China Denies Stoking Geopolitical Battle With US in Pacific

  • Wang Yi said Beijing has no aim to deepen military engagement
  • Comes as Australia’s top diplomat visits region promising aid

Chinese Foreign Minister Wang Yi said his country has no desire to engage in “geopolitical competition” over influence of Pacific islands nations, during his marathon tour of the region.

“China has no intention of competing with anyone, let alone engaging in geopolitical competition, and has never established a so-called sphere of influence,” Wang said Tuesday after meeting Tongan Foreign Minister Fekitamoeloa Utoikamanu, according to a Chinese government readout.

He added that “some people” had attacked and tried to discredit China’s engagement in the region, in an apparent veiled reference to the US and Australia, and denied Beijing was trying to deepen its military engagement in the Pacific.

 

Tensions between China and US allies in the Pacific have increased since Beijing said in April it had signed a security agreement with the Solomon Islands. While the final wording of the deal hasn’t been released, a leaked draft said it would allow Beijing to deploy security personnel to the Solomon Islands in the wake of domestic unrest.

Wang Yi, left, with King Tupou VI of Tonga at the Royal Palace in Nukualofa on May 31.Photographer: Linny Folau/AFP/Getty Images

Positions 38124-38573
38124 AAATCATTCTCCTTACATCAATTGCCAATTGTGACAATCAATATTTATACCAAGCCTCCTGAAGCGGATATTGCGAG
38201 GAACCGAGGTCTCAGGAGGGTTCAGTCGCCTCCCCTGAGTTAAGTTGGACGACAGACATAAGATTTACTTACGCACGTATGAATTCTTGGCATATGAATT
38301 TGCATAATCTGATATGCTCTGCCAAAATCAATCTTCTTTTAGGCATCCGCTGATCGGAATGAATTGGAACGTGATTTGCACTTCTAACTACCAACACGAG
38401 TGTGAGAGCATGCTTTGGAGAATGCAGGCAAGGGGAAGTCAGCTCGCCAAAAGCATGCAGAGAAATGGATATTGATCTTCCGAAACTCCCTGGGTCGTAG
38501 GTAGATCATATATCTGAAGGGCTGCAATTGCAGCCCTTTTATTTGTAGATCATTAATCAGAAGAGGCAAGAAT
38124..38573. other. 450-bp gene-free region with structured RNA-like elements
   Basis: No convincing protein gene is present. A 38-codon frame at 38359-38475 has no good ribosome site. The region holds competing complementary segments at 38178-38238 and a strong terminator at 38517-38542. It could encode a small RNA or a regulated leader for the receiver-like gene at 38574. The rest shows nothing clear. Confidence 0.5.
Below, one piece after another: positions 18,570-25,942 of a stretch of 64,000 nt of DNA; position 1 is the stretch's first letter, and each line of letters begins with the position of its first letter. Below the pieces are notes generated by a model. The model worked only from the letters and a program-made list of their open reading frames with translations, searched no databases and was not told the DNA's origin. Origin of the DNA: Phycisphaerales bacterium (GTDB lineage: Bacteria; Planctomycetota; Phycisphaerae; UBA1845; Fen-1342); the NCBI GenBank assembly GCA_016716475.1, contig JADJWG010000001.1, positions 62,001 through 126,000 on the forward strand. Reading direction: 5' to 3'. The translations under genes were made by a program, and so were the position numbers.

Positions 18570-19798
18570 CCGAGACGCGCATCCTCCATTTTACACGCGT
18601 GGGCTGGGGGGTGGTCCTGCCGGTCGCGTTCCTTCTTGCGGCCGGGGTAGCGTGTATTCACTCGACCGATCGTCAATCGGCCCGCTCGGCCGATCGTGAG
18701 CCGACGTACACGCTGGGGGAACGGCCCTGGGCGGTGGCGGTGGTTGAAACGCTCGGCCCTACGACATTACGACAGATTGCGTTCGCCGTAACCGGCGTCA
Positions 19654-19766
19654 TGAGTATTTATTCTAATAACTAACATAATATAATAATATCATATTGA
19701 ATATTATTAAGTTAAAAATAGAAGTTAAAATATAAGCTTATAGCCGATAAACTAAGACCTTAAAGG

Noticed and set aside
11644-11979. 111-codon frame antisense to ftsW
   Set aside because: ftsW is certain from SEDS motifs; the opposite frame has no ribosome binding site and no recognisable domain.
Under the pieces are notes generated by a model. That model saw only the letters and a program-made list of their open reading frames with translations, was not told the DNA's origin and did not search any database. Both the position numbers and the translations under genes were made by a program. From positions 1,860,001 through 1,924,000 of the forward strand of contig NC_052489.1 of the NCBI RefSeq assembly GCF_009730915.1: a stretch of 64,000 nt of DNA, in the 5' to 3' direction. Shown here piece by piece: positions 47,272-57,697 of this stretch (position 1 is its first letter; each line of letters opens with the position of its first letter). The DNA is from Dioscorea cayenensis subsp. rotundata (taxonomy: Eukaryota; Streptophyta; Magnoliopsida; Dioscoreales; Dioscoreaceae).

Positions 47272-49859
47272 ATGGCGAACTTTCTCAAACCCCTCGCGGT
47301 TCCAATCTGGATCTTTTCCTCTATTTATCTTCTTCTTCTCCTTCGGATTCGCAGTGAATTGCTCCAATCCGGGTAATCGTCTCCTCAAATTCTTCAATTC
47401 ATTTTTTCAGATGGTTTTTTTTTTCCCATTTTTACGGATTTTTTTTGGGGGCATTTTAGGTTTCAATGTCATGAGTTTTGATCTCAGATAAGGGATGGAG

Wang’s 10-day tour of eight Pacific countries has been seen as evidence of Beijing’s growing ambitions in a region where the US and Australia are the traditional partners. That outreach was dealt a setback Monday when several nations rejected a sweeping trade and security deal proposed by Wang.

There had been signs that some Pacific nations were uneasy with China’s expanding role. Micronesian President David Panuelo had criticized Beijing’s plans, warning they could spark a Cold War, Australia’s ABC News reported.

Fiji joined the US in a wide-ranging economic initiative last week, making it the first Pacific Island nation to do so. It then signed three economic pacts with China on Monday, a sign that Pacific nations may seek ways to balance relations with the world’s two largest economies.

Wang’s visit coincided with the trip by Australia’s new Foreign Minister Penny Wong to Fiji, where she pledged her country would “remain a critical development partner” with a “no strings-attached” approach, in what appeared to be a veiled jab at the Chinese government.

Author: Jenni Marsh, Bloomberg

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